- 3. International Journal on Cybernetics & Informatics (IJCI) Vol. 9, No.1/2/3, June 2020 3 calculating path loss in urban environment and revision equations for suburban as well as rural environments that is given by Eq. (3). 10 10 10 10 ( ) 69.55 26.16log ( ) 13.82log ( ) ( ) (44.9 6.55log )log ( ) hata bse msant bse km L urban f h a h h dis (3) where, hata L = path loss for hata model in dB, f = carrier frequency in MHz, bse h = base station height (effective), msant h = mobile station antenna height, km dis = distnace from transmitter to receiver in km, and ( ) msant a h = correction factor for effective mobile station antenna height (function of the service area or city). Correction factor of the effective mobile station antenna height for small or medium sized city is obtained by the Eq. (4). 10 10 ( ) (1.1log 0.7) (1.56log 0.8) msant msant a h f h f dB (4) And for large city, this factor is obtained by the Eqs. (5) and (6). 2 10 ( ) [8.29(log 1.54 ) 1.1] msant msant a h h dB with 300 f MHz (5) 2 10 ( ) [3.2(log 11.75 ) 4.97] msant msant a h h dB with 300 f MHz (6) For suburban and open (rural) areas, the path loss is obtained by the Eqs (7) and (8). 2 10 ( ) 2 log 5.4 28 hata hata f L L urban dB (7) 2 10 10 ( ) 4.78(log ) 18.33log 40.98 hata hata L L urban f f dB (8) For carrier frequencies ranges 1500 MHz to 2000 MHz, the path loss is obtained using hata model by the Eq. (9) [8]. 10 10 10 10 ( ) 46.3 33.9log ( ) 13.82log ( ) ( ) (44.9 6.55log )log ( ) hata bse msant bse km PL urban f h a h h dis A (9) where A(e) is 0dB for medium sized cities and 3dB for metropolitan cities. Such modified mathematical equations were successfully used at 1800 MHz band for the design of cellular mobile radio networks. Modified Hata model however is appropriate for the design of macrocell( 1 km dis km ). 2.4. Model for Ericson: This model is established by the network designers who were used a software supplied by Ericson company[8]. It is also based on theupdated Okumara-Hata model to permit the room by vrying in parameters in consonance with the propagation environment. The path loss is obtained for this model by Eq. (10)[9]. 2 0 1 10 2 10 3 10 10 10 log ( ) log ( ) log ( ).log ( ) 3.2[log (11.75 ) ] ( ) ericson km beric beric km reric eric L m m dis m h m h dis h g f (10) where, 2 10 10 ( ) 44.49log ( ) 4.78[log ( )] eric g f f f , f is the frequency in MHz, reric h is the receiving antenna height in meters, beric h transmitting antenna height in meters, The values of these parameters ( 0 1 2 3 m m m m ) for different terrains are given in Table.1 [9, 10].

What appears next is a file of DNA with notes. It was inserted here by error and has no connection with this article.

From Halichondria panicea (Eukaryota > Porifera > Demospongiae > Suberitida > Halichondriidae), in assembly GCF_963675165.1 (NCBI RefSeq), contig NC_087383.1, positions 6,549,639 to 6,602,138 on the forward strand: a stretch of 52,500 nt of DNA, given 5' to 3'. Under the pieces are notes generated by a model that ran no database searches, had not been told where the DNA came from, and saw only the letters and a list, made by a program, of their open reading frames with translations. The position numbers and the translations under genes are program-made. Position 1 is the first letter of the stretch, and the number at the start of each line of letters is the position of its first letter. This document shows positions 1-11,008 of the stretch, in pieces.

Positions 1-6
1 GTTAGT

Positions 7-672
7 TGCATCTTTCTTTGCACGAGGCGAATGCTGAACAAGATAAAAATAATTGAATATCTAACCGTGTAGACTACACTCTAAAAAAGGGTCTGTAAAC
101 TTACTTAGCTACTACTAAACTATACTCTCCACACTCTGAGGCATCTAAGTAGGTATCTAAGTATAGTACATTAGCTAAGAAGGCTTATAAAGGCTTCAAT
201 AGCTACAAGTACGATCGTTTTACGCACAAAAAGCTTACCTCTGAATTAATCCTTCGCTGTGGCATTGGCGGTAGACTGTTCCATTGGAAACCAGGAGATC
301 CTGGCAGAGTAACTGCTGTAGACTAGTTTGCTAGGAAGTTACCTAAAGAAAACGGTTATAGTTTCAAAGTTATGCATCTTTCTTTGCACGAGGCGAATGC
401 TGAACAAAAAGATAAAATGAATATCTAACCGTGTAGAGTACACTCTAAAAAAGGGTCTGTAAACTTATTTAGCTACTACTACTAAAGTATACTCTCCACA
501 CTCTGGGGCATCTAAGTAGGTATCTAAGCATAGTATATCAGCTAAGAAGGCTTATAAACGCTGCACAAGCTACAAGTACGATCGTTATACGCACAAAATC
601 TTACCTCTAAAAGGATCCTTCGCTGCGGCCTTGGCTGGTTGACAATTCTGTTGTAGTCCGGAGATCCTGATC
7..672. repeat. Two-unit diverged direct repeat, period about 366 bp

- 4. International Journal on Cybernetics & Informatics (IJCI) Vol. 9, No.1/2/3, June 2020 4 Table 1.Parameters values for Ericson model Terrain types 0 m 1 m 2 m 3 m Rural 45.95 100.6 12 0.1 Suburban 43.20 68.63 12 0.1 Urban 36.20 30.20 12 0.1 2.5. Model for Stanford University Interim (SUI): A model is recommended by Stanford University called SUI model using the frequency band not higher than 11 GHz. The statistical analysis is obtained from this model for the 2.5 GHz to 2.7 GHz frequency band of Multipoint Microwave Distribution System (MMDS). This model encompasses three types of terrain including X, Y, and Z. Hilly terrain with low to severe number of trees area is considered in Type X which has highest path loss. Type Y is defined by either mainly flat terrains with low to severe tree densities or hilly terrains with less number of tree densities. Type Z is for the smallest path loss and applicable to flat terrains with less number of tree densities. A simple path loss equation of this model with adjustment factors is demonstrated by the following Eq. (11) in [11, 12]. 10 0 10 log SUI correc h dis L A f f s dis when 0 dis dis (11) Where,‘ dis ’ is the separation between the antennas from transmitter to receiver, 0 ' ' dis is 100 m, ' ' h f is the antenna height measured in meters for adjusting the receiving antenna, ' ' is an exponent of the path loss, ' ' correc f is the frequency adjustment level in MHz, ' ' s is the shadowing change in dB and the range of its values between 8.2 dB to 10.6 dB in the presence of trees and other make the propagation path mess [13]. Parameter M is given by the Eq. (12). 0 10 4 20log dis M (12) The path loss exponent is calculated using by Eq. (13). exp ( / ) bs bs a bh c h (13) where is the wavelength measured in meters, bs h is the antenna height for base station above the ground and the range of its values are 10 m to 80 m. The three constants ( , , sui sui sui a b c ) rely on the various terrain that are specified in Table.2 [4]. Table.2 Different values for parameter of SUI model in different terrain Model’s parameter Terrain X Terrain Y Terrain Z sui a 4.6 4.0 3.6 sui b ( 1 m ) 0.0075 0.0065 0.005 sui c (m) 12.6 17.1 20.0 The adjustmenr factor is both for the height h f of the receiving antenna and operating frequency correc f for the SUI model are demonstrated in Eqs. (14) and (15)[13].